High epistasis is usually considered a constraining factor on evolution, and improvements in a highly epistatic trait are considered to have lower evolvability. This is because, in any given genetic background, very few mutations will be beneficial, even though many mutations may need to occur to eventually improve the trait. The lack of a smooth landscape makes it harder for evolution to access fitness peaks. In highly rugged landscapes, fitness valleys block access to some genes, and even if ridges exist that allow access, these may be rare or prohibitively long. Moreover, adaptation can move proteins into more precarious or rugged regions of the fitness landscape. These shifting "fitness territories" may act to decelerate evolution and could represent tradeoffs for adaptive traits.
Rugged, epistatic fitness landscapes also affect the trajectories of evolution. When a mutation has a large number of epistatic effects, each accumulated mutation drastically changes the set of available beneficial mutations. Therefore, the evolutionary trajectory followed depends highly on which early mutations were accepted. Thus, repeats of evolution from the same starting point tend to diverge to different local maxima rather than converge on a single global maximum as they would in a smooth, additive landscape.
Evolution of sexEdit
Negative epistasis and sex are thought to be intimately correlated. Experimentally, this idea has been tested in using digital simulations of asexual and sexual populations. Over time, sexual populations move towards more negative epistasis, or the lowering of fitness by two interacting alleles. It is thought that negative epistasis allows individuals carrying the interacting deleterious mutations to be removed from the populations efficiently. This removes those alleles from the population, resulting in an overall more fit population. This hypothesis was proposed by Alexey Kondrashov, and is sometimes known as the deterministic mutation hypothesis and has also been tested using artificial gene networks.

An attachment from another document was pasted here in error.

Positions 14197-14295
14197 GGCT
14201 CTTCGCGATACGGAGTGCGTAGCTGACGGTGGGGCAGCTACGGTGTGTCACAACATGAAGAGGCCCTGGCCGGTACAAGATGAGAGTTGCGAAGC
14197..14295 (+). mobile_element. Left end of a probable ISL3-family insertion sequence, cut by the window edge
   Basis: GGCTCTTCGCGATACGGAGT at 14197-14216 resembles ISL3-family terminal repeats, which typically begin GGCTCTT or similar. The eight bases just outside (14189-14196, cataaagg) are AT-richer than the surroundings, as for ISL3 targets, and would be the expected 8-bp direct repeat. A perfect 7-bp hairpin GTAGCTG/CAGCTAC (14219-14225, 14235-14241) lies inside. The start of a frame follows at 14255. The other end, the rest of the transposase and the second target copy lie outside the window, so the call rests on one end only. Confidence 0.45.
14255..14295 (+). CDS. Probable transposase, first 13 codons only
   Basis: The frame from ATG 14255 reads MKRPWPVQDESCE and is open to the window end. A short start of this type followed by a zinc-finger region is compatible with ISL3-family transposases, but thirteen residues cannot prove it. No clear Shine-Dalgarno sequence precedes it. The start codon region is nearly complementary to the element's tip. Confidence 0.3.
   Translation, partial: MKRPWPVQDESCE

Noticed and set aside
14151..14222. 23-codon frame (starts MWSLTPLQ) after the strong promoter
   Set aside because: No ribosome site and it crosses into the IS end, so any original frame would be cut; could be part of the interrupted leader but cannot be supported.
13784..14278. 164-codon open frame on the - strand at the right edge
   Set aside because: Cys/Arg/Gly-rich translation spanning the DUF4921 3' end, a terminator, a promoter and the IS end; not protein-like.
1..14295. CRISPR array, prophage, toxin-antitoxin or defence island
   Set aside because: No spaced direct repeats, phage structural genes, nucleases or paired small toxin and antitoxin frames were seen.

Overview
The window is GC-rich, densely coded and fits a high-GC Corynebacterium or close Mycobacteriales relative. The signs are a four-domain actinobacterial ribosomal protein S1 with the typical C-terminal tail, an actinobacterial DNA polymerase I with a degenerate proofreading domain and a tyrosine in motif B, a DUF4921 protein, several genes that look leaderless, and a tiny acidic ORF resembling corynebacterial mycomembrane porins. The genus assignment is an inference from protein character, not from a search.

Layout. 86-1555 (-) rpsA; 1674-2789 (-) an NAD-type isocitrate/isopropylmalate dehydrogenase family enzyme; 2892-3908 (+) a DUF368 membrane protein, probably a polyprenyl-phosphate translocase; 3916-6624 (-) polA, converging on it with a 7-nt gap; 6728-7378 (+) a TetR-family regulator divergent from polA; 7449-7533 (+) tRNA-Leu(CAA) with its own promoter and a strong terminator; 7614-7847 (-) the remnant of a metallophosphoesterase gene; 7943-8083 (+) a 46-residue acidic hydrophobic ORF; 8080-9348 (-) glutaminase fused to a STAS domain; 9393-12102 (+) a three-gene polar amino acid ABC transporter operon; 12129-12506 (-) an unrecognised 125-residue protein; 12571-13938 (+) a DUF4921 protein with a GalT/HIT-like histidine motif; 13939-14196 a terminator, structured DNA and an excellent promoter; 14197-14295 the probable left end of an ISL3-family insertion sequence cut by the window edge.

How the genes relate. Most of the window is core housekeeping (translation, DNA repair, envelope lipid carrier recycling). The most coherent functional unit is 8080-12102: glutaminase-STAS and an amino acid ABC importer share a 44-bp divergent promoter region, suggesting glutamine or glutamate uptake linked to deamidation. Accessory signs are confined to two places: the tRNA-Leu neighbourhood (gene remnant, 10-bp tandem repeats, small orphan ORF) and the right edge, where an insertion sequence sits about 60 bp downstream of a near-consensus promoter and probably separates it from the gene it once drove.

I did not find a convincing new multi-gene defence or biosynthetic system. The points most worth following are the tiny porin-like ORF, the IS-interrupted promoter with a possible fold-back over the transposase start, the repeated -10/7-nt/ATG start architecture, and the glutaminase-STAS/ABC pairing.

However, the evidence for this hypothesis has not always been straightforward and the model proposed by Kondrashov has been criticized for assuming mutation parameters far from real world observations. In addition, in those tests which used artificial gene networks, negative epistasis is only found in more densely connected networks, whereas empirical evidence indicates that natural gene networks are sparsely connected, and theory shows that selection for robustness will favor more sparsely connected and minimally complex networks.
Methods and model systemsEdit
Quantitative genetics focuses on genetic variance due to genetic interactions. Any two locus interactions at a particular gene frequency can be decomposed into eight independent genetic effects using a weighted regression. In this regression, the observed two locus genetic effects are treated as dependent variables and the "pure" genetic effects are used as the independent variables. Because the regression is weighted, the partitioning among the variance components will change as a function of gene frequency. By analogy it is possible to expand this system to three or more loci, or to cytonuclear interactions
Double mutant cyclesEdit
When assaying epistasis within a gene, site-directed mutagenesis can be used to generate the different genes, and their protein products can be assayed (e.g. for stability or catalytic activity). This is sometimes called a double mutant cycle and involves producing and assaying the wild type protein, the two single mutants and the double mutant. Epistasis is measured as the difference between the effects of the mutations together versus the sum of their individual effects. This can be expressed as a free energy of interaction. The same methodology can be used to investigate the interactions between larger sets of mutations but all combinations have to be produced and assayed. For example, there are 120 different combinations of 5 mutations, some or all of which may show epistasis...
Statistical coupling analysisEdit
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Numerous computational methods have been developed for the detection and characterization of epistasis. Many of these rely on machine learning to detect non-additive effects that might be missed by statistical approaches such as linear regression. For example, multifactor dimensionality reduction (MDR) was designed specifically for nonparametric and model-free detection of combinations of genetic variants that are predictive of a phenotype such as disease status in human populations. Some of these approaches have been recently reviewed.